In addition to providing a wide support base, the flange offers a belt-and-suspenders approach to attaching the seacock to the hull. The threads of the thru-hull will provide the primary means. The straight threads on the thru-hull will fully engage into the body of the valve, providing the maximum amount of thread engagement for holding the seacock in place. In-line valves and gate valves utilize pipe threads, and when matched up with a straight thread thru-hull, thread engagement becomes limited. The ABYC standards require that the threads match (pipe to pipe, or straight to straight). Seacocks and thru-hulls both have straight threads and will match up properly.
Best practice calls for a backup plan. What if the thru-hull comes loose? What if stray current corrosion attacks the threads and the thru-hull falls away? The wide flange on the base of the seacock helps us address this concern. While some installers will thru-bolt the flanged seacock to the hull, I prefer a different method. Thru-bolting adds more holes to the hull and introduces another opportunity for corrosion (the bolts). Better to grind away the gelcoat on the inside of the hull and to epoxy a solid fiberglass pad in place, preferably about ¾-inch thick. The pad can be tapped and machine screws threaded in, eliminating the need to drill through the hull.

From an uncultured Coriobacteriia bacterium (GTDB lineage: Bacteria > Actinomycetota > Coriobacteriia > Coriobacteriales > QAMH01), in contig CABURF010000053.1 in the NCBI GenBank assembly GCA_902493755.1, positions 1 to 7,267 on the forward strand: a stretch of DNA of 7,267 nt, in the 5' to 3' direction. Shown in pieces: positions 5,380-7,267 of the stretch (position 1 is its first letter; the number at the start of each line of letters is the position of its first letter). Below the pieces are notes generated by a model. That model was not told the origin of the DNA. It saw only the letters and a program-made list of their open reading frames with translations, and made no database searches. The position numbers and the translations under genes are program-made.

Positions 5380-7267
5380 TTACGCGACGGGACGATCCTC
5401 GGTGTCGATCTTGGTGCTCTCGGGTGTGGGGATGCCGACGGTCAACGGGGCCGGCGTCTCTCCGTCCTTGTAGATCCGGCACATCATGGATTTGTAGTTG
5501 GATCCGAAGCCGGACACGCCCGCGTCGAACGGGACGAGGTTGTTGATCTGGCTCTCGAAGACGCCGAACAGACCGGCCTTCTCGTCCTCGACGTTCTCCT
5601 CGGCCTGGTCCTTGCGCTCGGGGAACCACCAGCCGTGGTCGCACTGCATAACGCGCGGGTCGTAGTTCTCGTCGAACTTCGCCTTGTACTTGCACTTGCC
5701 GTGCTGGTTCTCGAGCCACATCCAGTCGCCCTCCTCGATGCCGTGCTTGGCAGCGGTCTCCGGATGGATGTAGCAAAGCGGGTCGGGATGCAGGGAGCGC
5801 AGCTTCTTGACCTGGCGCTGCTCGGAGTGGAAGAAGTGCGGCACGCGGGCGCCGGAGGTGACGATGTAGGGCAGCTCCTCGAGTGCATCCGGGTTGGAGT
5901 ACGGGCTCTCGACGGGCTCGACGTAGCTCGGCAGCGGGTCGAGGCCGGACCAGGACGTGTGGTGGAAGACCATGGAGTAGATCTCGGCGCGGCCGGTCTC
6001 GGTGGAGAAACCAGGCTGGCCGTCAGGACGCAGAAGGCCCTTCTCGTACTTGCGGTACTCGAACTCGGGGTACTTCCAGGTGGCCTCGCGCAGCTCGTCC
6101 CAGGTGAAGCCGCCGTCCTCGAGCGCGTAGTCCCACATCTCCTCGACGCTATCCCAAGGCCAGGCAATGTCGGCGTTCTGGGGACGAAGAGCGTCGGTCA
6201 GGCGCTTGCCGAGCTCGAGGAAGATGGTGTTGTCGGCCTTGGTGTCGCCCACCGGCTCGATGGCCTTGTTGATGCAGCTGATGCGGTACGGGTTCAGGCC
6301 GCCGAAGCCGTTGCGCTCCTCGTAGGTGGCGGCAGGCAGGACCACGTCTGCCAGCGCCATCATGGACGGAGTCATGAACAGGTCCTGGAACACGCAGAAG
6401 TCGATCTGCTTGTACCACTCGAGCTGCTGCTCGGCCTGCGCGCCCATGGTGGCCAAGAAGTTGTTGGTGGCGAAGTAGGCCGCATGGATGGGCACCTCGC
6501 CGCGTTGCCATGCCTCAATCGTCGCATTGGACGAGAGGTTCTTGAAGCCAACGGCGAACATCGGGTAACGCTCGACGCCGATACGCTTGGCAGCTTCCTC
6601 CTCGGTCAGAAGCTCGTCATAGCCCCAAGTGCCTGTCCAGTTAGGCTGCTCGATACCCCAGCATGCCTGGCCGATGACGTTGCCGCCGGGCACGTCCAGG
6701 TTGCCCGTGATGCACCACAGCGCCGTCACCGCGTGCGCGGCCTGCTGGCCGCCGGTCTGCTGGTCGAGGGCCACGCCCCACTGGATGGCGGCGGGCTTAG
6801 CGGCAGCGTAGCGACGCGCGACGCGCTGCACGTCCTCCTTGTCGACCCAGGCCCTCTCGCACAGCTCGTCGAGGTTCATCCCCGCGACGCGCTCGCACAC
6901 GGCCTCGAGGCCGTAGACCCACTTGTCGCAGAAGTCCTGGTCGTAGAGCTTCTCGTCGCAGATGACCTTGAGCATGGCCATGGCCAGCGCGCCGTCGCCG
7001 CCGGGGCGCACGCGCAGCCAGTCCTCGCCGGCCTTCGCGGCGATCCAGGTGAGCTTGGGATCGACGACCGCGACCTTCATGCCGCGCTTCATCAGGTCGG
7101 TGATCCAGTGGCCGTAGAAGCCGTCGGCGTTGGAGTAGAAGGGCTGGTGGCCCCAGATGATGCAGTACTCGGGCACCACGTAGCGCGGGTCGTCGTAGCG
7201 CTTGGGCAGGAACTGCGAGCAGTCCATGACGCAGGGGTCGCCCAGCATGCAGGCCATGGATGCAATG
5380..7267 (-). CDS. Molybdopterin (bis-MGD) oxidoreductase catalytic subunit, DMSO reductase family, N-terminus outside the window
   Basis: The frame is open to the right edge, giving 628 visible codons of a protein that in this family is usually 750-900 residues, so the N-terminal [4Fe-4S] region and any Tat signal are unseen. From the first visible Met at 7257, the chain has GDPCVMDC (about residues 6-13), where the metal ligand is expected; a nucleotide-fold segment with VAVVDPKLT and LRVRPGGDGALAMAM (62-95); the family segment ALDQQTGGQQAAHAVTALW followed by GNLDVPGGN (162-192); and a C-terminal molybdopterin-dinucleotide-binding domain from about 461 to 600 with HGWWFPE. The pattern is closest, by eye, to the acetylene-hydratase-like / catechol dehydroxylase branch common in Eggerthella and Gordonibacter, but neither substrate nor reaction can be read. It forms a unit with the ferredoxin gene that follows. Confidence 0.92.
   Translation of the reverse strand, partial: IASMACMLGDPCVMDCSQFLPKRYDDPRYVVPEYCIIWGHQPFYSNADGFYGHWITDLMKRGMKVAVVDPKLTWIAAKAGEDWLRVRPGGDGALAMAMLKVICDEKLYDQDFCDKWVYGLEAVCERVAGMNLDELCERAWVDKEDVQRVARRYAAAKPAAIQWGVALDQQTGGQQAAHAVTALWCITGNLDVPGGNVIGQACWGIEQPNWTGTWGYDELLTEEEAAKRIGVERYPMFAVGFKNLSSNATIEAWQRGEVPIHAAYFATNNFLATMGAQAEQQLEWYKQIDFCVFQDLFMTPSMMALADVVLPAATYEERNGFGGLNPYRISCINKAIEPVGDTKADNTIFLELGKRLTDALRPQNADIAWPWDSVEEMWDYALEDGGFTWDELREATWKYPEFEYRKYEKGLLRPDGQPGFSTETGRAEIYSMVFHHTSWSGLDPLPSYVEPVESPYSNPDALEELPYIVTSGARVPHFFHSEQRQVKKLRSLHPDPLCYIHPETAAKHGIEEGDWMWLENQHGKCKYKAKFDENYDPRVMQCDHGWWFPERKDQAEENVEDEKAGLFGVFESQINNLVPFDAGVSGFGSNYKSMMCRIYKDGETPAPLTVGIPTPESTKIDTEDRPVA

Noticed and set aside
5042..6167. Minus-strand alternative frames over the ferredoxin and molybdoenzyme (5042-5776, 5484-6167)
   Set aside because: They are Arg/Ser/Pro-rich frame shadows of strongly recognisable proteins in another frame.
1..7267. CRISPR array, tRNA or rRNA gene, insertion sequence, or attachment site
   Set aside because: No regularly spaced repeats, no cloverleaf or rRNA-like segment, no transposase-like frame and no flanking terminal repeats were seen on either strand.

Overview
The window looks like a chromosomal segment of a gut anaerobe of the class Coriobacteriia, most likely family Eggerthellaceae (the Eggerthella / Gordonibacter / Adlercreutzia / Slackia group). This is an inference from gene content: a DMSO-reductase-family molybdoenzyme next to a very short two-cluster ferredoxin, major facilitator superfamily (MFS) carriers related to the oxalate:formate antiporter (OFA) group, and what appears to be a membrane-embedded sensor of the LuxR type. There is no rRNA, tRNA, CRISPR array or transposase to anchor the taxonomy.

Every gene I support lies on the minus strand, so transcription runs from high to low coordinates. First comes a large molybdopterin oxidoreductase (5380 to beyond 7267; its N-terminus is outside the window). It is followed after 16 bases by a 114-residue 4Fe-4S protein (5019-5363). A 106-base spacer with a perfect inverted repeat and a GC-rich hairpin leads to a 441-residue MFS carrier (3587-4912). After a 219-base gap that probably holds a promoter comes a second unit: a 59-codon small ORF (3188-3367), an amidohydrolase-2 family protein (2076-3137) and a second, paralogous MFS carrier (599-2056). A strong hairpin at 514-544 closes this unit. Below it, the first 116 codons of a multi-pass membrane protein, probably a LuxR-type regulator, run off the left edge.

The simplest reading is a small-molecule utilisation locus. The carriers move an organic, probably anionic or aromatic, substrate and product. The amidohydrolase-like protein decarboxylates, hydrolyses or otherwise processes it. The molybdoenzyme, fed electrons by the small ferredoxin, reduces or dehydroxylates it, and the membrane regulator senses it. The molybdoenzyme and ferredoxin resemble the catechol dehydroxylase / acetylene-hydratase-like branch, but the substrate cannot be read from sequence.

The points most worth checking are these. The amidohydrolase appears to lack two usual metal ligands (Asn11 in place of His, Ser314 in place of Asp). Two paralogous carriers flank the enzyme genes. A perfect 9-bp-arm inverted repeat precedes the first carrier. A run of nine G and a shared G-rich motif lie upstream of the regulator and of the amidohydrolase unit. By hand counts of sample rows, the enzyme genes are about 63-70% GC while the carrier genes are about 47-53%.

One more piece of hardware needs to be mentioned. The upper halves of most seacocks have pipe thread, and you’ll want to use a bronze (not brass) tailpiece with barbs for securely attaching the hose. Pipe nipples should be avoided as they are not bronze and not sized for hose.
Contrary to what you often hear, the ABYC standards do not require double hose clamps on seacocks. Assuming that the length of hose engagement onto the tailpiece is sufficient, two clamps won’t hurt. In many cases, however, the quest for double clamps leads to one hose clamp partly on the tailpiece and partly overhanging and likely damaging the hose.
We won’t dive into a discussion of the pros and cons of bonding systems here. Let’s just say that for a fiberglass cruising boat, connecting all the underwater hardware together through a bonding system connected to a sacrificial anode provides the best protection against galvanic corrosion. Our perfect seacock needs the same protection and we’ll attach a bonding wire of at least No.8 AWG size. This connection must be treated the same as any other electrical connection—clamping loose strands to a hose clamp won’t do. Our wide seacock flange provides a convenient place to drill and tap for a machine screw to connect a proper ring terminal to the seacock body.